We here at FHQ have certainly spent some time discussing the various ways (and likelihood) of reforming the presidential nomination process. Now that the 2008 campaign has shifted into general election mode however, it may be time to look into America's other electoral problem child, the electoral college. [When it comes to reform, often, no two things are higher on the list than the frontloading of presidential primaries and the disparity between the electoral college and the overall popular vote.]
The issue? Well, unless you've been under a rock since early November 2000, you're probably aware that a candidate for president can win the most votes nationwide, but still lose the electoral college vote and in the process fail to become president. To some folks that's a problem (...and you can bet whoever it is they have a D next to their name for the time being.). But hey, out of 55 presidential elections in US history, only 3 have had a discrepancy between popular vote winner and the electoral college outcome (That's about 5% of the time.). In other words, about once every 75 years. Is it too much to ask for a little, once-in-a-lifetime, electoral excitement? Okay, I understand that some people have the "one person, one vote" hang up, but still.
The rules do matter, though. The popular vote isn't how the president is selected just as it wasn't the method in which the Democratic nomination was decided in 2008. That doesn't mean that those rules cannot be revisited and altered though. As sure as the rules governing the ways in which nominees are chosen will be examined in detail prior to 2012, the electoral college is going and will continue to be examined as long as the institution acts as the final hurdle of the presidential election system. There are differing views on how to deal with the issue ranging from completely do away with the electoral college to simply leaving well enough alone.
Let's look at these individually:
1) Abolish the electoral college. Sen. Bill Nelson (D-FL), leaning on the one person, one vote argument (a powerful one, mind you), is the latest to propose amending the constitution to do away the electoral college completely. Amending the constitution solves the problem, but that isn't really the issue with this option. The means of getting to that end are what stands in the way of a change. The constitution is held sacred and altering it is not something taken lightly or easily pulled off. So while it is easy enough to say that the constitution should be amended, it is an entirely different matter to actually make the change. As good as Nelson's intentions may be (He appears to be making a play for the mantle of voting rights senator and that will certainly won't hurt his future electoral pursuits in a place like Florida.), this one probably isn't going anywhere.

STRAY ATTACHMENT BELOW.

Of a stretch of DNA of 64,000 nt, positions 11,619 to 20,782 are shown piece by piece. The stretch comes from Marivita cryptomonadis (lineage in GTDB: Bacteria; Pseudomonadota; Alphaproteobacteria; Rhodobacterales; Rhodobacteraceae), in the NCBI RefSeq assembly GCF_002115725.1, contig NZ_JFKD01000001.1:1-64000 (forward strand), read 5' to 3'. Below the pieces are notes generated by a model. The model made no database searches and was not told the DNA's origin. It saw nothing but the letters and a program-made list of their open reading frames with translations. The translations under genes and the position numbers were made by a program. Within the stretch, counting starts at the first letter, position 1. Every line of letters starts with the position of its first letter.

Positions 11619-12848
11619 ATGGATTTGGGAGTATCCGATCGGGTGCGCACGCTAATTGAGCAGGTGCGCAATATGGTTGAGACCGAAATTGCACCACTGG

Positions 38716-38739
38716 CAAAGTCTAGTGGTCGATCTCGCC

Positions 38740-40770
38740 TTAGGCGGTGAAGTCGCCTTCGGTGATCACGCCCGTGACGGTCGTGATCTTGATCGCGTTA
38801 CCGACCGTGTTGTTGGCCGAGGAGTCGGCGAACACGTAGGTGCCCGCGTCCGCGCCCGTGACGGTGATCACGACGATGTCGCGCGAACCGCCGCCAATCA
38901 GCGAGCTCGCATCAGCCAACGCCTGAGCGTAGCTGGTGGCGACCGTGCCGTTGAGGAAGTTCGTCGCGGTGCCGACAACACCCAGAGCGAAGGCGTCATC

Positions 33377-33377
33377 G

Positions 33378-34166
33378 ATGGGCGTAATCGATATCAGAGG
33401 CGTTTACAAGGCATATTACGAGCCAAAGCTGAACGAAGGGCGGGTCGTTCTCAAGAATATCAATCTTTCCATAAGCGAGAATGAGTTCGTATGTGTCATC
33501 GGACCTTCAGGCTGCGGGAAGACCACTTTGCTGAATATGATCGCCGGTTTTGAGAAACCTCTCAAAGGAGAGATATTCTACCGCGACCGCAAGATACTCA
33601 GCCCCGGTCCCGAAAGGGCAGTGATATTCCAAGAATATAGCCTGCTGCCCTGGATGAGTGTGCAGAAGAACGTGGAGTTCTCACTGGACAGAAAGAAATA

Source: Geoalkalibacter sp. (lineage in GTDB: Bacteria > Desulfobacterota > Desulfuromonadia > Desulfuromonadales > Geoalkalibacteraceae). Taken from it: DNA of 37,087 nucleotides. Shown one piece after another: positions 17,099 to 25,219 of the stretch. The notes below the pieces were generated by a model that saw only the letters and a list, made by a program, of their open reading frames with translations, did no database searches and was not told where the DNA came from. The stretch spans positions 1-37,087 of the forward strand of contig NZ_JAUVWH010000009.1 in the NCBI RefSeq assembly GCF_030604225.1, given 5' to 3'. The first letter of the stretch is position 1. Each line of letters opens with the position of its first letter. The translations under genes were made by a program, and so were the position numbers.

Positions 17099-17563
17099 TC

2) National Popular Vote Plan: Now here's a clever way around the amendment issue. Anchor the distribution of a state's electoral votes to the national popular vote. The issue I have with this plan is similar to a point brought up by FHQ reader, Scott, in the comments the other day: the action would be shifted from battleground states to the more populous states. Instead of a red-blue-purple divide, the door could be opened to a rural-urban-suburban/exurban divide. So while the plan potentially helps to spread the attention from the typical swing states to some not so typical players, the NPV ultimately just shifts candidate attention from competitive states to populous states; the very thing the Founders were attempting to insulate the system from. But hey, candidates could raise their money and campaign in a state at the same time. This one has unintended consequences written all over it.
3) The Maine-Nebraska District Plan Nationwide (or in more than those two states): Now this idea has been bandied about in several state legislatures lately (California and North Carolina, notably). Essentially, states would allocate their electoral votes based on how each individual district voted with the two Senate seat electors being determined by the statewide outcome. This is similar to how delegates were distributed in proportional primaries in 2008. In this instance the balance of power would shift from swing states to swing districts. That could bring at least part of a state some national attention from the major party candidates. Nothing gives the Democrats more nightmares than the idea of having those 55 California electoral votes split up though. And the reverse could be true in typically Republican states. No state legislature is going to opt for this plan if the party in control of said legislature would potentially negatively affect the prospects of their national party being able to win the White House. Partisanship is the likely roadblock to this plan then.
4) The Leave it alone plan: Can you tell where I'm going with this? In the end, the most pragmatic approach is to leave well enough alone and grin and bear it when the once-in-a-lifetime, electoral college at odds with the popular vote scenario pops up. The whole thing seems like such a problem now, but when Johnson and Reagan were winning in landslides you only heard the vanquished parties calling (and quietly at that) for there to be some electoral college reform.
...and even then it wouldn't have made that much of a difference.
So is that pragmatism or the partisan gridlock that so many Americans are sick of? The comments section awaits. Feel free to weigh in.
The Electoral College Map (6/25/08)
Vice Presidents Quiz
Presidents and Vice Presidents from the Same State: The Misconception of the 12th Amendment